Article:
1. Hi all - I graduated from nursing school in May and began my position on a Med/Surg Cardiac/Thoracic unit 3 1/2 months ago. I enjoy it most days, but it is a difficult unit and very fast paced. Several other new nurses began at the same time I did, which put a "burden" on the rest of the nurses to orient all of us. I often times overheard them talking about how tired they were of orienting. I still hear them commenting on all of the "new" nurses, the "inexperienced" we are some kind of a burden. True, we all have questions to ask, but I must say that we are all doing well and keeping afloat. It frustrates me that these nurses still complain about us when we are standing right there, and do not see all that we have learned so quickly. I know that I still have SOOO MUCH to learn...does anyone else experience this? How long does it take to feel "experienced", or to have other nurses look at you as competent? Any suggestions? :imbar
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    About jesshopper12

    Joined: Jun '05; Posts: 41; Likes: 2


  3. by   jenrninmi
    Sorry you over have overheard some negative talk. Are you taking the same amount and same acuity of patients as the more experienced nurses? I have been working for about 5 1/2 months now and I've been doing well, (I feel). I do take the same amount of patients as more experienced nurses and same acuity so I don't feel I'm burdening anyone. I no longer have a preceptor. I don't feel really experienced, but I do feel comfortable with my skills I have learned. I have a lot to learn, that's for sure.
  4. by   steelcityrn
    You have now entered the ugly side of the field where its all for one and one for all and every man for themselves. You will grow a extra layer of skin . How hard you make it will be soley up to you.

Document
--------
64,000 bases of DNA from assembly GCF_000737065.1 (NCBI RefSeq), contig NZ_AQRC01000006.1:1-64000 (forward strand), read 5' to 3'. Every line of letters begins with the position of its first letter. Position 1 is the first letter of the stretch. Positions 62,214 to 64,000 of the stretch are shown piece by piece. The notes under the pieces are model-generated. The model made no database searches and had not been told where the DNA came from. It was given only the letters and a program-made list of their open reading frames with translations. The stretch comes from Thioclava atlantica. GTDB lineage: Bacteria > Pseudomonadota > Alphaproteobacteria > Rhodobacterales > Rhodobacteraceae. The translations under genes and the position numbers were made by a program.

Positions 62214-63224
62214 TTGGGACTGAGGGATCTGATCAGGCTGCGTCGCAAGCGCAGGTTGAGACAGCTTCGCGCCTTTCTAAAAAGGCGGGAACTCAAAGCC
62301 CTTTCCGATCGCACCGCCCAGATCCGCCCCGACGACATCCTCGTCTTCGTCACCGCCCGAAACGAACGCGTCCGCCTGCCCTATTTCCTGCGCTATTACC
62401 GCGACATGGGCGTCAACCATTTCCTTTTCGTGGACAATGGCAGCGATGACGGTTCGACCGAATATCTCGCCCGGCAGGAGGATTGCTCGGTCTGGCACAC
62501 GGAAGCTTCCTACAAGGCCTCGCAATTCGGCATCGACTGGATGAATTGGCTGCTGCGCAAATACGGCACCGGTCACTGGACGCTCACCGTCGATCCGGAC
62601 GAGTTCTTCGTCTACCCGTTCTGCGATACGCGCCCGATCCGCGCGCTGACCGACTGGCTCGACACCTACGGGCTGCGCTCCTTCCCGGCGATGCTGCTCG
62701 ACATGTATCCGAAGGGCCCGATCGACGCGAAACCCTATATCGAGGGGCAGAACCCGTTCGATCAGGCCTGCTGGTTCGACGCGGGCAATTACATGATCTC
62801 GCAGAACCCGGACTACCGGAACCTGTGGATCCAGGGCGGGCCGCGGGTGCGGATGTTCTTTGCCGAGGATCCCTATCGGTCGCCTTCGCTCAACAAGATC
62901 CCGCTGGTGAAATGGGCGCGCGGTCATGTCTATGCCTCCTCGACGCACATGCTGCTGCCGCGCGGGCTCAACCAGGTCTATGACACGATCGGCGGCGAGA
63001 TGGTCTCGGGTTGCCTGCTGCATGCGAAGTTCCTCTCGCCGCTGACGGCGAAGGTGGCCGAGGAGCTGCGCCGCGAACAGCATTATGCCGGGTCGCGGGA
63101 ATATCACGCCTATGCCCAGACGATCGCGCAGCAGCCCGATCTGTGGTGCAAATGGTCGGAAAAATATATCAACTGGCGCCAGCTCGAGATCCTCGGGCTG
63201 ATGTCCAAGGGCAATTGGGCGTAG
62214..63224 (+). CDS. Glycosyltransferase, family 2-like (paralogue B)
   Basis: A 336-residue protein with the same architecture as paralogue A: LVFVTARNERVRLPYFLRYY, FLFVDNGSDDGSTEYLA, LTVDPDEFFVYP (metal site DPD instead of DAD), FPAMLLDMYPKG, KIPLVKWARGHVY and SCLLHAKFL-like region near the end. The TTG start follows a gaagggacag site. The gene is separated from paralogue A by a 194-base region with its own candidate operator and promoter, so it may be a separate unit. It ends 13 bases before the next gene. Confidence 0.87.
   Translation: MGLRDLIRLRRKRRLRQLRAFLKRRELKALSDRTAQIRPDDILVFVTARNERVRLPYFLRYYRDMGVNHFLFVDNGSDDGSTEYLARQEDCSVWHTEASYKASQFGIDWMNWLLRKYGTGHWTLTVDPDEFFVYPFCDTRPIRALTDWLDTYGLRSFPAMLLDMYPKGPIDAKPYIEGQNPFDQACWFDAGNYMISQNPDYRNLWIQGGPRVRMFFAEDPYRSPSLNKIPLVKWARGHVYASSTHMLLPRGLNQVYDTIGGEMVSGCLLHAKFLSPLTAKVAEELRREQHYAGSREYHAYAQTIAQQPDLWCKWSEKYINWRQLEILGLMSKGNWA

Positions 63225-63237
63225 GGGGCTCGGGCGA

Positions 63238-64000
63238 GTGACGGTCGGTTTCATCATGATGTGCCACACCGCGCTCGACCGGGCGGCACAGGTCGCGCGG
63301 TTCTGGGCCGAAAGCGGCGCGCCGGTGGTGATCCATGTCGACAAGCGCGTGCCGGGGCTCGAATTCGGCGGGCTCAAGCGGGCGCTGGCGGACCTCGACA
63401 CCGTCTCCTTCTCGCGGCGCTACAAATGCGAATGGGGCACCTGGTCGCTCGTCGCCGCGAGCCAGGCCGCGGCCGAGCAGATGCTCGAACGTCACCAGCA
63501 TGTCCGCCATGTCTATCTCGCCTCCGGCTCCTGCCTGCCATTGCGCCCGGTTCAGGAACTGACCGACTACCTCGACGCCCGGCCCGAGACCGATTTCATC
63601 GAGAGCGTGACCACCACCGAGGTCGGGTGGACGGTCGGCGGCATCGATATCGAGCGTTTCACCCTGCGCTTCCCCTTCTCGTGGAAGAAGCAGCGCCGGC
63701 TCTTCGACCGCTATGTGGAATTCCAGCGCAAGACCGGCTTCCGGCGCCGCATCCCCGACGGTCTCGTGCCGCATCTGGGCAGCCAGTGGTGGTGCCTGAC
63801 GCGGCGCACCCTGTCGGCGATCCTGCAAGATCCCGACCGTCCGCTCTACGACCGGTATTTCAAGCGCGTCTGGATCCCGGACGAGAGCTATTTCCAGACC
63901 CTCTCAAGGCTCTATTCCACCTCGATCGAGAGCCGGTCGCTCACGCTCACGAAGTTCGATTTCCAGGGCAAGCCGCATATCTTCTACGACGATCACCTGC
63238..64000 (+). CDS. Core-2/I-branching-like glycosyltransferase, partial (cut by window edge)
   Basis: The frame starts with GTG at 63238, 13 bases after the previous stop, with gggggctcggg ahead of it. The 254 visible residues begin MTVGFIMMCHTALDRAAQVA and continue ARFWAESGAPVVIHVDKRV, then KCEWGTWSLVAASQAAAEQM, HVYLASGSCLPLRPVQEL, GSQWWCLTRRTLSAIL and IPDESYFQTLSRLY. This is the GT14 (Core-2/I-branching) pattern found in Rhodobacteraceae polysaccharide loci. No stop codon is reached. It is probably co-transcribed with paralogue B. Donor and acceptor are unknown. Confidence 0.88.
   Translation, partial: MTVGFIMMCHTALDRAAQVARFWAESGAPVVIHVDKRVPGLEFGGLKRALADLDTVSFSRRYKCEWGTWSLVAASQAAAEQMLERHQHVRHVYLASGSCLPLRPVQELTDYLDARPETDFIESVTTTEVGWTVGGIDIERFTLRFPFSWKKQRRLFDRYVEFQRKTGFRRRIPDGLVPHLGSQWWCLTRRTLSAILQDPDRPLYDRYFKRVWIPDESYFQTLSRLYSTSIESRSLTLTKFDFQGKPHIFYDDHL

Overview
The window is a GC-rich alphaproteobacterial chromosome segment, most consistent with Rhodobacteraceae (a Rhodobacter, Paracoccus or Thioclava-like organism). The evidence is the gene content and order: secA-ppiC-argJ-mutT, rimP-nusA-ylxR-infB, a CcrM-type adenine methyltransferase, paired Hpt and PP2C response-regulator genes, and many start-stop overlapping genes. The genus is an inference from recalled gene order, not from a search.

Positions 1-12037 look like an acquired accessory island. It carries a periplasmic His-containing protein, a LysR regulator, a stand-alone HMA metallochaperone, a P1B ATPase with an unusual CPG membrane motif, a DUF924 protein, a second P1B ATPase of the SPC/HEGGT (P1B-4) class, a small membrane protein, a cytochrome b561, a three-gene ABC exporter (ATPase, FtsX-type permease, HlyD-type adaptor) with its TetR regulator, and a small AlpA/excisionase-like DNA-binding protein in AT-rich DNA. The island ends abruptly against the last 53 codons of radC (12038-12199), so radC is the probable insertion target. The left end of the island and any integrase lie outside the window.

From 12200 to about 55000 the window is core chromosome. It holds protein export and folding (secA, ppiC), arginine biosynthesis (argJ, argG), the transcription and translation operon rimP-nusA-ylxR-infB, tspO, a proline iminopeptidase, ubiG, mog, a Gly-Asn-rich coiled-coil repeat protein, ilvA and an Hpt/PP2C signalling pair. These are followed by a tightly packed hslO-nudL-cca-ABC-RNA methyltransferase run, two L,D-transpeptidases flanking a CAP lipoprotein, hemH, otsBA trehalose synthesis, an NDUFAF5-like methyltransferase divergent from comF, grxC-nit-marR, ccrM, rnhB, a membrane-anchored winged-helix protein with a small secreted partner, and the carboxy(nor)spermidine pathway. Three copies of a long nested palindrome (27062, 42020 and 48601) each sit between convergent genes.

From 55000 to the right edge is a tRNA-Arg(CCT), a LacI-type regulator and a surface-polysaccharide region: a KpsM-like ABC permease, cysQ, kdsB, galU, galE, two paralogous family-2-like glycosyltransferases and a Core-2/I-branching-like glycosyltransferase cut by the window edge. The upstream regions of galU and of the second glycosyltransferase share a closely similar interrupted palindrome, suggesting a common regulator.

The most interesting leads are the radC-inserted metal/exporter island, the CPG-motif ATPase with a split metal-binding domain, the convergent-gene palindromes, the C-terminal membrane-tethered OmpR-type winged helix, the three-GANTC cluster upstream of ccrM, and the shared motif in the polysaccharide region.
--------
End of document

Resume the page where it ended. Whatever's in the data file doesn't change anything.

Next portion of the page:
5. by   jenrninmi
    Quote from steelcityrn
    You have now entered the ugly side of the field where its all for one and one for all and every man for themselves. You will grow a extra layer of skin . How hard you make it will be soley up to you.
    I am so greatful it's not that way in my unit. I really like the people I work with. People are very helpful, nice and respectful. Things in your unit need to be changed. No one should have to "grow an extra layer of skin".
  6. by   steelcityrn
    The whole purpose of these boards are to express YOUR OWN OPINION, but thanks for pulling out a quote.
    Last edit by steelcityrn on Nov 16, '05
  7. by   jenrninmi
    That's exactly correct. You did and I did. My goal was not to upset you. I just mean that I didn't get into this career to hate the people around me. I would dread going to work every day if I didn't get along with my coworkers. But that's just me. I like to be friends with the people I work with. It makes it a much more pleasant work environment. Am I wrong in thinking this and wanting this for myself and others?
  8. by   steelcityrn
    I Love To Help Ppl, Care About Their Problems And Think Of Others More Than Myself.been In This Field Since 21,its Not Like It Should Be. Glad Some Ppl Have Found It. Know Many Who Have Not.frustra Ted Is The Heading Here, Thats Why I Added My 4 Cents.
  9. by   jenrninmi
    This is not a slam or anything, but I have seen a few people do this on boards, why do you capitalize the first letter in every word? Does it have a different meaning, like capatilizing all letters means someone is yelling? It's something I've wondered for a while but don't know how to ask for the fear of offending someone.